Wednesday, April 17, 2013

Monetizing Creativity.

I had a conversation yesterday with an artist I just finished producing in the studio.  We were talking about the pursuit of creativity and art, and the difficulty of remaining pure to that art in a culture that demands the monetizing of everything.

Being an artist, I suppose, throws you into two basic categories.  Artists that make money, and artists that don't.  Notice that I don't call the later hobbyists.  Understand of course, that most people would, and do, make that distinction.  However, lots of so called "artists" I know do the same "art" over and over, with predictability, because it turns a profit, pays the bills, etc.  This (in my opinion) is a money-making craft.

Art is different.

Art is something that's inside you that needs to come out.  Art changes and pushes boundaries.  Art is loved.  Art is hated.  Art is understood.  And art is misunderstood.

Our culture has placed an unhealthy barometer on art and creativity, that basically says, "if you can't eventually attain the American dream, move to the burbs with your family, own the boat, take the vacation, etc, then it's time to hang up your college fantasy, and get a real (paying) job."

I couldn't disagree more. 

Sometimes I think the problem isn't the art, but perhaps the scope which the artists dreams, and sees his or her art flourishing.  We live in a culture that demands diversity and excellence.  How can you (as an artist) see things this way, make necessary steps to diversify your art/talent/skill/creativity in such a way that you don't succumb to the lie that "it's time for the paying gig?"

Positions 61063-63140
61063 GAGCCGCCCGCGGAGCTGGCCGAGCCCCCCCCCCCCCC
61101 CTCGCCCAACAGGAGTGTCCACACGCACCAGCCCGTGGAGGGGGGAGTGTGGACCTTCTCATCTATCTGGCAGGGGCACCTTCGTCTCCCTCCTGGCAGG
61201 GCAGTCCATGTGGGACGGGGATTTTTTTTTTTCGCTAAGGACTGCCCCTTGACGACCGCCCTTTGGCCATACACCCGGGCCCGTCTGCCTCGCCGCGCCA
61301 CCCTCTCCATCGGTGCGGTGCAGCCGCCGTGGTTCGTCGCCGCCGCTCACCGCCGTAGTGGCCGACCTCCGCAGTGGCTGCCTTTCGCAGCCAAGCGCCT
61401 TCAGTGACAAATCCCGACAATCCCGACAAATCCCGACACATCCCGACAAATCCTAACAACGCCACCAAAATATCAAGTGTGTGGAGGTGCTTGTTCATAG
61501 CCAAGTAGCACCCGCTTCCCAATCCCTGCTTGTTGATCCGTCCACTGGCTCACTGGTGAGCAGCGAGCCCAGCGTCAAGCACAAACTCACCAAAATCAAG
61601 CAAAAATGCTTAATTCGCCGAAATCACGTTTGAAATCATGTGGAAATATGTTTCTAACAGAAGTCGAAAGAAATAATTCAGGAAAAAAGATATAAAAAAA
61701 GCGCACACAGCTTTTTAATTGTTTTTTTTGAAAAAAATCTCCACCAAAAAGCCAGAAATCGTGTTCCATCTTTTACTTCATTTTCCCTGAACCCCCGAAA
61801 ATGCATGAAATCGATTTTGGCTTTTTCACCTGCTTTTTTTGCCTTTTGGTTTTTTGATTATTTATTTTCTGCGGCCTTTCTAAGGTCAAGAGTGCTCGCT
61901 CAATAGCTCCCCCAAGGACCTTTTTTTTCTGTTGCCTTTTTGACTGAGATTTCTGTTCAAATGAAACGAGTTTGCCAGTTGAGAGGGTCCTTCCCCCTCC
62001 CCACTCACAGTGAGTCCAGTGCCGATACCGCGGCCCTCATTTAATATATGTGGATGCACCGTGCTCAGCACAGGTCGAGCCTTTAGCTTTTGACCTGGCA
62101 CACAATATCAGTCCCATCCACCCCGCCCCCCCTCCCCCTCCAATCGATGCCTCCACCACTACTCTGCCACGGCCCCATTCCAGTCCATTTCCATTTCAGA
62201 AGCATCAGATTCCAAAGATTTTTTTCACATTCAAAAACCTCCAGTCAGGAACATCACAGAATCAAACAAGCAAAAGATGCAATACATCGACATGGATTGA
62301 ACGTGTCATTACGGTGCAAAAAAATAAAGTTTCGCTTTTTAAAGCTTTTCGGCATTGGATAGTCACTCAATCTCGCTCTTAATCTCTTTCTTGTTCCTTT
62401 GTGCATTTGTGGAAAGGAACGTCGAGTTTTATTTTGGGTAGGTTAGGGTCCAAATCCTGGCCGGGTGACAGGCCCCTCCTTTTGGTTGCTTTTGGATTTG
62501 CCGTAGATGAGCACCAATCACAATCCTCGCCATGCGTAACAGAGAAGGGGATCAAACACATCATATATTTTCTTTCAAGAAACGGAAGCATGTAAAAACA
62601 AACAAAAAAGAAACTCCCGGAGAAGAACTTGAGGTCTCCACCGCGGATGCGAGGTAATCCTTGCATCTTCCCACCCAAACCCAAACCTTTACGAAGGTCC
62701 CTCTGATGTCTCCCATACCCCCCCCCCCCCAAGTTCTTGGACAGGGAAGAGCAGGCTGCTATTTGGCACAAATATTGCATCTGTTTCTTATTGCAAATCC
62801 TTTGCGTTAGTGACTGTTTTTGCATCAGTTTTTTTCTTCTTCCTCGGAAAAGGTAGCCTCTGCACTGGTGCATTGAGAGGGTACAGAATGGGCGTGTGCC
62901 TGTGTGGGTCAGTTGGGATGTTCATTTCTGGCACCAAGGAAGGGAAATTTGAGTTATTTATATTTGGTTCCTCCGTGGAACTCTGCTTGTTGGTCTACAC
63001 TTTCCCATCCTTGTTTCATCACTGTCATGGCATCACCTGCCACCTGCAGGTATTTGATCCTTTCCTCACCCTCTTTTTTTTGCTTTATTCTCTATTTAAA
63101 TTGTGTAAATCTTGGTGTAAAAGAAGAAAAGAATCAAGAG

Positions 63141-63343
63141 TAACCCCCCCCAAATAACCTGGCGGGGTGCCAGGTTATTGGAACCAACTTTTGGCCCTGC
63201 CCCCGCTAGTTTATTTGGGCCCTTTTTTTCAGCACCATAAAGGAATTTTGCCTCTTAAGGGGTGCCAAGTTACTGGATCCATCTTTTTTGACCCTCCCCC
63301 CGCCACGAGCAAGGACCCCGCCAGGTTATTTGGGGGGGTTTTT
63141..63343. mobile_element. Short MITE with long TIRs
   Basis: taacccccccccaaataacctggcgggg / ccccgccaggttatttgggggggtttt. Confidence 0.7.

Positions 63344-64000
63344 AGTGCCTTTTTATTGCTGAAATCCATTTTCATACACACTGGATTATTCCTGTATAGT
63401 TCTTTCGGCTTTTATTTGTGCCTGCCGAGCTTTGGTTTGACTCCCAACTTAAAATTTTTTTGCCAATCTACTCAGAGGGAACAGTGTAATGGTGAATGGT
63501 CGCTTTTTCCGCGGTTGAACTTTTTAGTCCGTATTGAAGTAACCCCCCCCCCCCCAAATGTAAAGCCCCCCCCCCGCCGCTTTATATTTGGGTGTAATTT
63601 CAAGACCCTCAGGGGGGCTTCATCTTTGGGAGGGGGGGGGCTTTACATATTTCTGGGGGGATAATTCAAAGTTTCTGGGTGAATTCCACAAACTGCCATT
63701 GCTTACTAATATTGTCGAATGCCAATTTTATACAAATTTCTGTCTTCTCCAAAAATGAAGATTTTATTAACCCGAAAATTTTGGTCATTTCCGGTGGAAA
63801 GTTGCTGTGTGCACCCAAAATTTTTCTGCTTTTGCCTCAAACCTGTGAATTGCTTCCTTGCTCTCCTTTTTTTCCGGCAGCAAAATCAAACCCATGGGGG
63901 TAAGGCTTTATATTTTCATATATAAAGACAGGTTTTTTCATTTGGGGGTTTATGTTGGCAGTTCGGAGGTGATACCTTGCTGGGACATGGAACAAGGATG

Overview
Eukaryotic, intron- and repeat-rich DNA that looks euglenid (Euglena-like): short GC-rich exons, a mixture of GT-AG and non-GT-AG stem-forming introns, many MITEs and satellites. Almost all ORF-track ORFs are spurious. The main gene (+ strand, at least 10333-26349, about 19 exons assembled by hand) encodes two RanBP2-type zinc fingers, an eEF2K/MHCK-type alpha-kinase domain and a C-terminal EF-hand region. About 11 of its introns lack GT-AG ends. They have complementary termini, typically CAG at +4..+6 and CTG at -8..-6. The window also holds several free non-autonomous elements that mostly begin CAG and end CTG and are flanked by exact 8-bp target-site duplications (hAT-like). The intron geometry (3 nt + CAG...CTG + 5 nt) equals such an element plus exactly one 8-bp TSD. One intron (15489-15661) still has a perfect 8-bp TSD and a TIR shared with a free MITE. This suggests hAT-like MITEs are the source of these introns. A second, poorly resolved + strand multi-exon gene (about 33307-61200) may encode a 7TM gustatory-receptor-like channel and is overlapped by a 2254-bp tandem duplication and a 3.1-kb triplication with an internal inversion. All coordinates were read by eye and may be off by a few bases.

Perhaps you're defining things improperly. 

Perhaps your scope is that artistry is only attained once you've been given the national or international spotlight.  Let me tell you that without a massive machine behind what you're doing, this may never happen.  However, when you localize your tribe (or tribes) and create a genuine community with them (through and with your art), you will be a success.

This success may not equal Justin Timberlake status, but your influence may be just as powerful within your particular tribe.



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